Indiana began using photo recognition programs and found numerous people like William Sherman Smith who had obtained multiple ID’s. So how well did asking for a SSN work? It did diddly squat for fighting Identity Theft, while infringing on the RIGHTS of U.S. Citizens.

What is the answer? How many times will a person performing a repetitious task make an error? From my experience and what others have found, people will make an error 5% of the time. Therefore, requiring a SSN and utilizing this one ID, that has no method of being traced to the particular person presenting it as ID, will result in errors of 5%. Now what happens when you ask for more than one ID that must be verified? With each subsequent person looking at the information, there is less chance the error will go unnoticed. We know that photo recognition worked better than using the SSN. However, photo recognition is not fool proof and can be manipulated fairly easily. When you fill out the voter registration card, they should take a photo of you and issue a voter ID card. Every time you move, you need to obtain a new card. Voter registration already assigns a unique number to the individual. How hard is it to track the replacement, issue and movement of a person if a unique secure number is used?

We are chasing a ghost. With each advance in technology, the identity thieves or voter fraudsters will use future technology to continue to steal and violate laws. Criminals have been around since day one. We are treating everyone now as a potential criminal instead of a citizen.

Wednesday, September 16, 2009

Whe cares enough?

I had a call from a person who reads the Fort Wayne Politics blog. He wanted to know if I was the William Larsen who posts there. We have a lot in common and agree on many things. He asked if I knew of a federal law, statue or prohibition that prevented the U.S. Government from competing with private enterprise. For example, could the government open gas stations and sell gas to the public for a profit? Could they open up grocery stores to compete with Kroger?

I was taught in my class on U.S. Government that they could not compete with private companies. It was prohibited from owning equities/companies and competing with private busniess. The question then arose, how could government offer public insurance if it was prohibited from owning and competing against companies? This is an excellent question. I like to think that I question the validity of many things government does. It is my right and civil responsibility to question the Government. It is the only way we keep tabs on what they do and to expose wrongs.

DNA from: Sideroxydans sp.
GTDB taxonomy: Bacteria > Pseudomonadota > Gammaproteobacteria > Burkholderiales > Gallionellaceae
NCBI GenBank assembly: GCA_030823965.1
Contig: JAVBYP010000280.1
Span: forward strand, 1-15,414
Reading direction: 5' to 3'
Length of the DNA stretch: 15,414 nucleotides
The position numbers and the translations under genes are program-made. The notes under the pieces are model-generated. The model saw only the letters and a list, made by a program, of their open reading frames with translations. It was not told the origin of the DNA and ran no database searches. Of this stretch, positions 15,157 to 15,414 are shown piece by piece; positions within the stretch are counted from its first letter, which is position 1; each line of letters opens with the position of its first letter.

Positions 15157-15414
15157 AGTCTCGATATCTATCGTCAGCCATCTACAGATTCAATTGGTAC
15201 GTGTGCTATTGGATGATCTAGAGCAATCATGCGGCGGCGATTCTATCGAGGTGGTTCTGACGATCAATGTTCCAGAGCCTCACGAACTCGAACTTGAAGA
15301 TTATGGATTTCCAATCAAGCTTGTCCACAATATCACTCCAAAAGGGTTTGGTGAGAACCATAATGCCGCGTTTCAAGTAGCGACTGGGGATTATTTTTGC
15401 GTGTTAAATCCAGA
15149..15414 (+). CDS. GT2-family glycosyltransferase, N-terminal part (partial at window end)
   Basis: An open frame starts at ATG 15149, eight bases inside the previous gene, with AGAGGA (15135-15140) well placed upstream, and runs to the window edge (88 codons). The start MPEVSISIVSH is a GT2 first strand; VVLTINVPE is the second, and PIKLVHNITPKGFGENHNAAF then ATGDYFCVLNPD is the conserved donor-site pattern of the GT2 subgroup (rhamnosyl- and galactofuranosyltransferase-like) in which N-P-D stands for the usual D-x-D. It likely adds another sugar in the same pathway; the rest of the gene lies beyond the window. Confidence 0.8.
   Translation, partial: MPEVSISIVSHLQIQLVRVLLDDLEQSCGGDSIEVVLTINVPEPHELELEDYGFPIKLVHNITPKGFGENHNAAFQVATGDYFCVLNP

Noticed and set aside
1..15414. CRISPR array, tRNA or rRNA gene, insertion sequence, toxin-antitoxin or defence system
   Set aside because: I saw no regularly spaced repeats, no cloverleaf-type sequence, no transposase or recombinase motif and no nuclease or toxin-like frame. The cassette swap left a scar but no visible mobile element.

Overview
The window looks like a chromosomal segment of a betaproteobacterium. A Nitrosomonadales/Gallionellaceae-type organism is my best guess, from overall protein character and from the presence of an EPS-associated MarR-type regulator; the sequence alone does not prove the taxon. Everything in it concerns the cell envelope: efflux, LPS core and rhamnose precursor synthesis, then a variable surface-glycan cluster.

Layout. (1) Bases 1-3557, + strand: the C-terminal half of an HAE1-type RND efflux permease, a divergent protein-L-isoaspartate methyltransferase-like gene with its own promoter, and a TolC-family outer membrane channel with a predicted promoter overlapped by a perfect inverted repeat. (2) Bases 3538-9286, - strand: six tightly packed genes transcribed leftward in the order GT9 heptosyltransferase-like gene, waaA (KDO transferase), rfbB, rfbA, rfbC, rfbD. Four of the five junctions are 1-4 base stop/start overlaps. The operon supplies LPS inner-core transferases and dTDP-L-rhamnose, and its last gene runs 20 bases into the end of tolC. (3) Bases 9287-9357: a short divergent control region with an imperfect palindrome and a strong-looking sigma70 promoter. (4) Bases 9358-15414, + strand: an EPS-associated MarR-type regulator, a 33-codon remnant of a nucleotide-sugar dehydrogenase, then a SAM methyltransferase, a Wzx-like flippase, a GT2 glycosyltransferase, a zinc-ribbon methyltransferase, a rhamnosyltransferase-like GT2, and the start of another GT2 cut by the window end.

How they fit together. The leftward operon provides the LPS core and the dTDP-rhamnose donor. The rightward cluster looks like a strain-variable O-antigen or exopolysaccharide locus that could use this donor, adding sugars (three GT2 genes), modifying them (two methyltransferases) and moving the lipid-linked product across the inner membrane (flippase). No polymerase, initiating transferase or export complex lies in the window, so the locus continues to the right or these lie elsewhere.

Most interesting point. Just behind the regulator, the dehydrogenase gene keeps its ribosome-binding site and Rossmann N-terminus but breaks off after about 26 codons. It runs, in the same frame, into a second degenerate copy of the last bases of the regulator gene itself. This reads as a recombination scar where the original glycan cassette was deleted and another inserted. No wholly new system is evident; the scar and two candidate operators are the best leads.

In the past year the government has bailed out banks taken ownership in banks, insurance companies, mortgage companies and even two of the big three automobile companies. I would think everyone of these actions would violate some law, statute or regulations. However, I like many others have taken for granted they could not do so, but I have never actually verified the existence of this. My question is who cares enough to challenge this? We are beginning down a slippery slope. Is there a means to stop this before it is too late?

After a quick search on the subject I found 20 §437.32 Equipment

(3) Notwithstanding the encouragement in §437.25(a) to earn program income, the grantee or subgrantee may not use equipment acquired with grant funds to provide services for a fee to compete unfairly with private companies that provide equivalent services, unless specifically permitted or contemplated by Federal statute.

Though this does not deal with subject directly, it would lead me to believe that there is in fact some statute that prevents government ownership from competing with private companies. I did find a Supreme Court Case that leads me to believe the court would not strike down Public supported Health Insurance.


“Flow control” ordinances require trash haulers to deliver solid waste to a particular waste processing facility. In C & A Carbone, Inc. v. Clarkstown (1994) , this Court struck down under the Commerce Clause a flow control ordinance that forced haulers to deliver waste to a particular private processing facility. In this case, we face flow control ordinances quite similar to the one invalidated in Carbone. The only salient difference is that the laws at issue here require haulers to bring waste to facilities owned and operated by a state-created public benefit corporation. We find this difference constitutionally significant. Disposing of trash has been a traditional government activity for years, and laws that favor the government in such areas—but treat every private business, whether in-state or out-of-state, exactly the same—do not discriminate against interstate commerce for purposes of the Commerce Clause. Applying the Commerce Clause test reserved for regulations that do not discriminate against interstate commerce, we uphold these ordinances because any incidental burden they may have on interstate commerce does not outweigh the benefits they confer on the citizens of Oneida and Herkimer Counties."

A - The Commerce Clause provides that “Congress shall have Power … [t]o regulate Commerce with foreign Nations, and among the several States.” Although the Constitution does not in terms limit the power of States to regulate commerce, we have long interpreted the Commerce Clause as an implicit restraint on state authority, even in the absence of a conflicting federal statute.